Pediatric cancer patients get some super inspiration
Superheroes are offering more than just entertainment to young cancer patients in Brazil. Thanks to some South American “mad men,” they’re getting some inspiration and encouragement, too.
A.C. Camargo Cancer Center in São Paolo reached out to its advertising agency, JWT Brazil, seeking a way to make chemotherapy less traumatizing for its pediatric patients. The agency then teamed up with another of its clients, Warner Bros.—the parent company of DC Comics—and produced a series of shells for intravenous bags inspired by superheroes. The shells feature the logos of Batman, the Green Lantern, Superman and Wonder Woman.
The hospital then dubbed the decorated IVs as “Superformula,” a nod to the special potions that have given many heroes their powers. The agency also developed comic books in Portuguese and animated cartoons in which the heroes struggle with experiences that mirror the cancer patients. The heroes eventually recover their strength thanks to the Superformula, which serves to help encourage young patients to believe in the treatment.
The crossover didn’t stop there. The hospital also decorated its doors and corridors with the superhero theme, transforming its game room into the Hall of Justice, the home of superheroes in comics’ Justice League.
Hospital officials said the project helps children understand the treatments and gives them strength. That’s enough to make the most stubborn fanboy melt. “Patients are the real superheroes, and their power is to believe in healing,” said Cecilia Lima da Costa, A.C. Camargo’s director of pediatric oncology.
When Flipper is your birthing coach ...
With summer nearing, Outliers could really use a vacation. In Hawaii, say. Ah …. Waikiki beach, luaus, hula dancing, pina coladas, surfing. And dolphins!
But while swimming with Flipper is a pastime for many a tropical vacationer, some women are engaging with the supersmart water mammals a bit differently: for “dolphin-attended” births. According to Star Newland and Michael Hyson of the Sirius Institute in Puna, Hawaii, “some three decades of research and the experience of thousands of births has shown underwater birth is better for the mother and the baby.” The pair says it all has to do with buoyancy. “Underwater births in the Black Sea have been done for some 30 years and have shown that the children born in the water with the dolphins develop six months faster over their first six months.”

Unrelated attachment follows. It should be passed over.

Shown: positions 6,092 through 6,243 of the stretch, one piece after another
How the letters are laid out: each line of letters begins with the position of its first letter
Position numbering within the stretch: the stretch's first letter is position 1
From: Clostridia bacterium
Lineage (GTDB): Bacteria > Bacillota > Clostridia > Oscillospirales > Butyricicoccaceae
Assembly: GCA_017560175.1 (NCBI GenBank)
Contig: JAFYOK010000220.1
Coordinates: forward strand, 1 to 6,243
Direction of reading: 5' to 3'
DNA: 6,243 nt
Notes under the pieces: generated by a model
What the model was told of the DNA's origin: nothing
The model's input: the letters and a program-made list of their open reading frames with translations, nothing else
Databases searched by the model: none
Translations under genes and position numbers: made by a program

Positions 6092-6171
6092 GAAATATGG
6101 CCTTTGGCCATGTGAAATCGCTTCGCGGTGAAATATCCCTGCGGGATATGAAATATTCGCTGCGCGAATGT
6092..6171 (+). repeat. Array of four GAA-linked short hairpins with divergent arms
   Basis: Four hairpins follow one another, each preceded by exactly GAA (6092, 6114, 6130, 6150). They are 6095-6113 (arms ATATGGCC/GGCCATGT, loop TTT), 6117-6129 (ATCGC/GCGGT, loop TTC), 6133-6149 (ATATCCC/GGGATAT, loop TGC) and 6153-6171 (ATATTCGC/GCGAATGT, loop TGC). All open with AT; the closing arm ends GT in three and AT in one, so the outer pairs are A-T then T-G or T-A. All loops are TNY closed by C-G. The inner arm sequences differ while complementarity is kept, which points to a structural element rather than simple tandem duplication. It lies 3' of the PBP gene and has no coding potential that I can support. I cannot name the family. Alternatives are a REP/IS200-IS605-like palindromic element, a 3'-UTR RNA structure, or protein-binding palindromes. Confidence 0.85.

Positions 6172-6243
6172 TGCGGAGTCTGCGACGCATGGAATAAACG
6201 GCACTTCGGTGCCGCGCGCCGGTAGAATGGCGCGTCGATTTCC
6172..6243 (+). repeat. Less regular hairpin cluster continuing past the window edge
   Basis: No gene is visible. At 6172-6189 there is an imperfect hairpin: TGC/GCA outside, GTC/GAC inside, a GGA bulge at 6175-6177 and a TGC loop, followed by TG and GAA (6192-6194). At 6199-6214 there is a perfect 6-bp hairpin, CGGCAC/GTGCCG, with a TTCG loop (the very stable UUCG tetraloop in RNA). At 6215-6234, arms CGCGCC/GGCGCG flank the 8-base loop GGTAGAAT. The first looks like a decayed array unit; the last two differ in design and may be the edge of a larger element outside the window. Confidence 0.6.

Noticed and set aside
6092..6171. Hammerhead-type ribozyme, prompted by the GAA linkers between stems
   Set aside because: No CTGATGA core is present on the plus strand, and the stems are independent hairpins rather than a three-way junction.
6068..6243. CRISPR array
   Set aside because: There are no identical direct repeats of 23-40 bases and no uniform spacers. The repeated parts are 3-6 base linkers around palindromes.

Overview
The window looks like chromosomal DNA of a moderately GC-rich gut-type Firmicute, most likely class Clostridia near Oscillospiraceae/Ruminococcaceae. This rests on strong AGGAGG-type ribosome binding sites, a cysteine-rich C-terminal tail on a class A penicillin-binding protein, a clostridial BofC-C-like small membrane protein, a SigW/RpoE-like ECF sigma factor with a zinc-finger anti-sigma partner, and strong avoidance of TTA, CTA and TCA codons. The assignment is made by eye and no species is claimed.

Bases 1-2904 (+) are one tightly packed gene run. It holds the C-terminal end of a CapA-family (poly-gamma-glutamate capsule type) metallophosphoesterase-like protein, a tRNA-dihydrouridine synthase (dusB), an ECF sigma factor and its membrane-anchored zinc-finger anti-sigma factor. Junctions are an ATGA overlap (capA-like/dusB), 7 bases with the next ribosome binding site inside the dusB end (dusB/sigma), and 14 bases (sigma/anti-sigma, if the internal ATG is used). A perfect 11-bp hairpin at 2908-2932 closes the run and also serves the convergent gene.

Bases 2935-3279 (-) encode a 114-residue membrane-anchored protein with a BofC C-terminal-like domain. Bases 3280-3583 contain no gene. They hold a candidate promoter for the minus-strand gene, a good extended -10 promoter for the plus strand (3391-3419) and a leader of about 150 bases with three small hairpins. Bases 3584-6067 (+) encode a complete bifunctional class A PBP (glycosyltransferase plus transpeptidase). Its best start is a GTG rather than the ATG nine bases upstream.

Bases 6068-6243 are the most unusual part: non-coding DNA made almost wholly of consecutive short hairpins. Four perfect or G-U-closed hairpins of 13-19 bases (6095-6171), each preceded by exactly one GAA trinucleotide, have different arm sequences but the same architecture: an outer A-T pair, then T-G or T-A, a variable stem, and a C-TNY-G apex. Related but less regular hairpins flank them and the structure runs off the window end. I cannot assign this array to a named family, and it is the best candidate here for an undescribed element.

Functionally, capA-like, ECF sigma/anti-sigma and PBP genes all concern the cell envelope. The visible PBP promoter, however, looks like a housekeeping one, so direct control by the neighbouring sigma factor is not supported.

The Charlotte (N.C.) Observer recently dedicated a story on one couple flying thousands of miles to deliver with the help of dolphins. “It is about reconnecting as humans with the dolphins so we can coexist in this world together and learn from one another,” Heather Barringer told the newspaper. “It’s total relaxation for the mother,” husband Adam said. “Dolphins are very intelligent and healing, which in turn calms mother and baby for the whole process,” Heather added.
If interacting with Flipper is that relaxing during childbirth, Outliers can only imagine what it might do for everyday stress. Now why wasn’t dolphin-assisted relaxing included as an essential health benefit for all health plans next year?
Smelling the potential to fight malaria
Outliers was intrigued to learn that the answer to battling malaria may have been right at our feet all along. Scientists say the stench of human feet could be a potent new tool to fight the deadly mosquito-borne disease that is estimated to kill more than 600,000 people a year. “Smelly feet have a use after all,” Dr. James Logan, who headed the research at the London School of Hygiene and Tropical Medicine, told the Associated Press. “Every time we identify a new part of how the malaria mosquito interacts with us, we’re one step closer to controlling it better.”
In a laboratory study, researchers found that mosquitoes infected with the tropical disease were more attracted to human odors from a dirty sock than those that didn’t carry malaria. Insects carrying malaria parasites were three times more likely to be drawn to the stinky stockings.
The finding may help create traps that target only malaria-carrying mosquitoes, researchers say. The sock findings were published recently in the journal PLoS One.
Logan said the next step is to identify the chemicals in human foot odor so that it can be made synthetically for mosquito traps. But given mosquitoes’ highly developed sense of smell, getting that formula right will be challenging. Some smelly cheeses have the same odor as feet, Logan noted. “But mosquitoes aren’t attracted to cheese because they’ve evolved to know the difference,” he said. “You have to get the mixture, ratios and concentrations of those chemicals exactly right otherwise the mosquito won’t think it’s a human.”
The decorated IV bag shells are one way that A.C. Camargo Cancer Center helps young patients cope.
Watch out, malaria mosquitoes. You may have met your match.